Only half of all Americans eat breakfast every day with one out of ten skipping breakfast all together, according to new research by Mintel.

In consumer research concerning breakfast habits, Mintel found that breakfast foods are not just being eaten for breakfast. The most popular “dual role” of breakfast foods is as snacks, cited by nearly a third of respondents. This trend is more prevalent with younger Americans, as 71% of those age 18-24 saying they eat breakfast food throughout the day, compared to just 45% of those aged 65 and older.

According to Mintel’s consumer research, respondents are equally divided between diet and health concerns and taste or preference in their choice of breakfast foods. This reflects a general dichotomy seen in the US regarding diet and health – increased numbers of Americans are overweight, but more are exercising. The popularity of low-fat and fat-free foods reached their peak in the mid-1990s, and consumers have moved back to more indulgent foods, but in moderation.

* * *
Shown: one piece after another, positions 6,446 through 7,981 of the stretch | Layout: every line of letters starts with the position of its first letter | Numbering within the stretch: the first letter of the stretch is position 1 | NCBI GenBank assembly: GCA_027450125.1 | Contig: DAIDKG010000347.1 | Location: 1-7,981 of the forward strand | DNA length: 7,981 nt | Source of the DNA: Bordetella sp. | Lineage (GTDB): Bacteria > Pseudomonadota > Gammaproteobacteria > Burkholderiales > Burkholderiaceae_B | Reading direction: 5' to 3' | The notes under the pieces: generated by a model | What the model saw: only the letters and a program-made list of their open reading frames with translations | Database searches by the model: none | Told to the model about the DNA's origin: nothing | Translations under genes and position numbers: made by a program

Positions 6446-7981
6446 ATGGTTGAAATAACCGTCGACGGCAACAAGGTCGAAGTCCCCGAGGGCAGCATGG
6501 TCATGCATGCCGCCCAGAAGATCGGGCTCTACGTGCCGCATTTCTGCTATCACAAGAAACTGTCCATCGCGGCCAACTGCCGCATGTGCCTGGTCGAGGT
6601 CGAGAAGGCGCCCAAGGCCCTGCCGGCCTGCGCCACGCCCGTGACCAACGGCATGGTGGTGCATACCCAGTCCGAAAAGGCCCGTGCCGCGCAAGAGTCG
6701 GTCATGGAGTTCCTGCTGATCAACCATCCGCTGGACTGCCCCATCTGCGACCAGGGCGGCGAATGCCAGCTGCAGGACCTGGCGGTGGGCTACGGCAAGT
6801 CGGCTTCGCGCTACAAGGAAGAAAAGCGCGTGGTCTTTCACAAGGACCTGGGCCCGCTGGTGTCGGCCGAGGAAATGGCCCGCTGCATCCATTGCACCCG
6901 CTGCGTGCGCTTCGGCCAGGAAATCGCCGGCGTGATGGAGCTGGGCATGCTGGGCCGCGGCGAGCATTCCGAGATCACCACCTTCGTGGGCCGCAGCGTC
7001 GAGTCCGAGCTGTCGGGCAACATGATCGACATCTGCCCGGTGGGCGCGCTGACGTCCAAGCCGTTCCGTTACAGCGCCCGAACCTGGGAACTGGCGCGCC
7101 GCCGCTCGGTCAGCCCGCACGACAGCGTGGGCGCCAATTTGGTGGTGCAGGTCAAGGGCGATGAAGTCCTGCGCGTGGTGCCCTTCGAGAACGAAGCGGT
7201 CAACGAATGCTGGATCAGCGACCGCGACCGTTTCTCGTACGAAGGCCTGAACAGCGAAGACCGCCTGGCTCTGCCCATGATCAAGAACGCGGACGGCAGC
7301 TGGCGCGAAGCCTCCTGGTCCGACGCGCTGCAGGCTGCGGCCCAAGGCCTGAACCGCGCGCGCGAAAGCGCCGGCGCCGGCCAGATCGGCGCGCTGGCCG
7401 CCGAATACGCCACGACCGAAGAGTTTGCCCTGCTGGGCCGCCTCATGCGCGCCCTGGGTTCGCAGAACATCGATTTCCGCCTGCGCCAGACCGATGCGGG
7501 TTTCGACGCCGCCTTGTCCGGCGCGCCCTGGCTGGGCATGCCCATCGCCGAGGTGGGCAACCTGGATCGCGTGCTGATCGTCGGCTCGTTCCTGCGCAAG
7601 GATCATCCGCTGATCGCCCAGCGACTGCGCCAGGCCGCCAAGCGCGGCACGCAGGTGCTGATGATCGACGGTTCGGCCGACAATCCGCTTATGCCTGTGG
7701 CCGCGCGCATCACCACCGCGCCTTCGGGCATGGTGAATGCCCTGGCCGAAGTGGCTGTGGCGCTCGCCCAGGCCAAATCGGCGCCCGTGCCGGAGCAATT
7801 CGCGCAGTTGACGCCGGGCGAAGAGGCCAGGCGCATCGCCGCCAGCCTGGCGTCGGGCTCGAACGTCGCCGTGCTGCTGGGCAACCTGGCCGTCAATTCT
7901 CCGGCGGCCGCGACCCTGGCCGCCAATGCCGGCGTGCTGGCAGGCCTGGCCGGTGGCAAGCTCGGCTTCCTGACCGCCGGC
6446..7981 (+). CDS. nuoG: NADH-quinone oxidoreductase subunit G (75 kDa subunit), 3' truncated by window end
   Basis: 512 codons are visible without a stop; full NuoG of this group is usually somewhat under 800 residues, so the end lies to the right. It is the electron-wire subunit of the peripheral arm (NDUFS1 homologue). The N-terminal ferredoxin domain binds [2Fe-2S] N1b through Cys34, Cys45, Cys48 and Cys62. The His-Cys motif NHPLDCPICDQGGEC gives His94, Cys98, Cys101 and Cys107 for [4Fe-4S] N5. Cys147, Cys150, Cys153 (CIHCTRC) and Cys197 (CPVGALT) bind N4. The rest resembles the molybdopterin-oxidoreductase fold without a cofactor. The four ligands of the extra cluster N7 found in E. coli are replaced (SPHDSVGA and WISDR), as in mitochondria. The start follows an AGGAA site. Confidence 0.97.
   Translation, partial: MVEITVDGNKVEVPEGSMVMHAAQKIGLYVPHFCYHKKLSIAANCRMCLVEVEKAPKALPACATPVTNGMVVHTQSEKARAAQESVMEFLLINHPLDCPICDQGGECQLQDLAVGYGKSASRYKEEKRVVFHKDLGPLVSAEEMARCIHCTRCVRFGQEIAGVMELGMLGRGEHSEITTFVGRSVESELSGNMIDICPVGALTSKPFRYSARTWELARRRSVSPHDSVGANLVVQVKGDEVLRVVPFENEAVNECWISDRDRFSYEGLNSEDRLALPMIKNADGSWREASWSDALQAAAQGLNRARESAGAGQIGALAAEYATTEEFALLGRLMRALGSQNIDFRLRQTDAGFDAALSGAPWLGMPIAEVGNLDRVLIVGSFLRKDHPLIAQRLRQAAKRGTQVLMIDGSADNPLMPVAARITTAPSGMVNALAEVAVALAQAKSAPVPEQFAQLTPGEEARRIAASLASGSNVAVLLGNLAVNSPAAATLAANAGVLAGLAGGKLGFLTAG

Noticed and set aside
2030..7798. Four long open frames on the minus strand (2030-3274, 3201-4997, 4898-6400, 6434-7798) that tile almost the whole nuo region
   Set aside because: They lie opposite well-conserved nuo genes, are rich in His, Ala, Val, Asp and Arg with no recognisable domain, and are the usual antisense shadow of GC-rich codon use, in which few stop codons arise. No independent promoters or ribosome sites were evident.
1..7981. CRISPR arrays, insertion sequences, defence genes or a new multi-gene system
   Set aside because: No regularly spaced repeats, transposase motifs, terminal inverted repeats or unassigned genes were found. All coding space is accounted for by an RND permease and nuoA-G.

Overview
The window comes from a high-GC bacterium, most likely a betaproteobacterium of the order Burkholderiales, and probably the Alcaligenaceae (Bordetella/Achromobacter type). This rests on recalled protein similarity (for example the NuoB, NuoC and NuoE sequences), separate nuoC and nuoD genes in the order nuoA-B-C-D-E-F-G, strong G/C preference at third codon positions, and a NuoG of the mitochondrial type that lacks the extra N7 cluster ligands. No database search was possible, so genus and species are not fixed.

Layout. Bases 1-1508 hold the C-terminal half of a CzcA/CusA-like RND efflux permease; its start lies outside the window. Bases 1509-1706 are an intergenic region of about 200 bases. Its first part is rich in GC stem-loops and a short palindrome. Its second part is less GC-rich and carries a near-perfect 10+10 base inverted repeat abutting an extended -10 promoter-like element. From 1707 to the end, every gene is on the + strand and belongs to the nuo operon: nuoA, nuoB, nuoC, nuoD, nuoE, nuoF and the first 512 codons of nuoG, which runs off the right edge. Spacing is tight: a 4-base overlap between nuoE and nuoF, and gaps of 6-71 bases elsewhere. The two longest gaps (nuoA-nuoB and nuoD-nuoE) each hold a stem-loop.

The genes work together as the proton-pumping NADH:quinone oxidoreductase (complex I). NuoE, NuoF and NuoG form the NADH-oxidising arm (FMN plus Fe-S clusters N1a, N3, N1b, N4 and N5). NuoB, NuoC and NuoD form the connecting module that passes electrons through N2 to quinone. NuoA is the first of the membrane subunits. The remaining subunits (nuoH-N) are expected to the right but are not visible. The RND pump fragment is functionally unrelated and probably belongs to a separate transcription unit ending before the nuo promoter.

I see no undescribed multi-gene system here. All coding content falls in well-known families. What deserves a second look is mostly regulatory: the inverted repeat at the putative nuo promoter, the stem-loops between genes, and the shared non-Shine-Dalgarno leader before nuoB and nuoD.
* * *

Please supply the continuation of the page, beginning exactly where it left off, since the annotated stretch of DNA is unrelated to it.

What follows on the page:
More than three quarters of respondents eat breakfast at home (77%), with nearly equal numbers eating breakfast at work, in the car, or on the go (8% and 7% respectively). Just 7% eat it at a restaurant or coffee shop. It appears consumers are partial to home-prepared breakfast items, though it is not clear to what amount of trouble they will go to to prepare these items themselves.

The women surveyed are more likely than are the men to eat breakfast at work, while men are more likely to buy breakfast – 19% eat their breakfast in the car or on the go, or in a restaurant or coffee shop, compared to just 9% of women. Those respondents with the highest income level (over US$75,000) are the most likely to eat at work (17%).

Yogurt, breakfast meats and breakfast pastries registered the largest increases in popularity, while categories such as frozen breakfast foods, cereal and cereal bars, and breakfast baking mixes lost market share.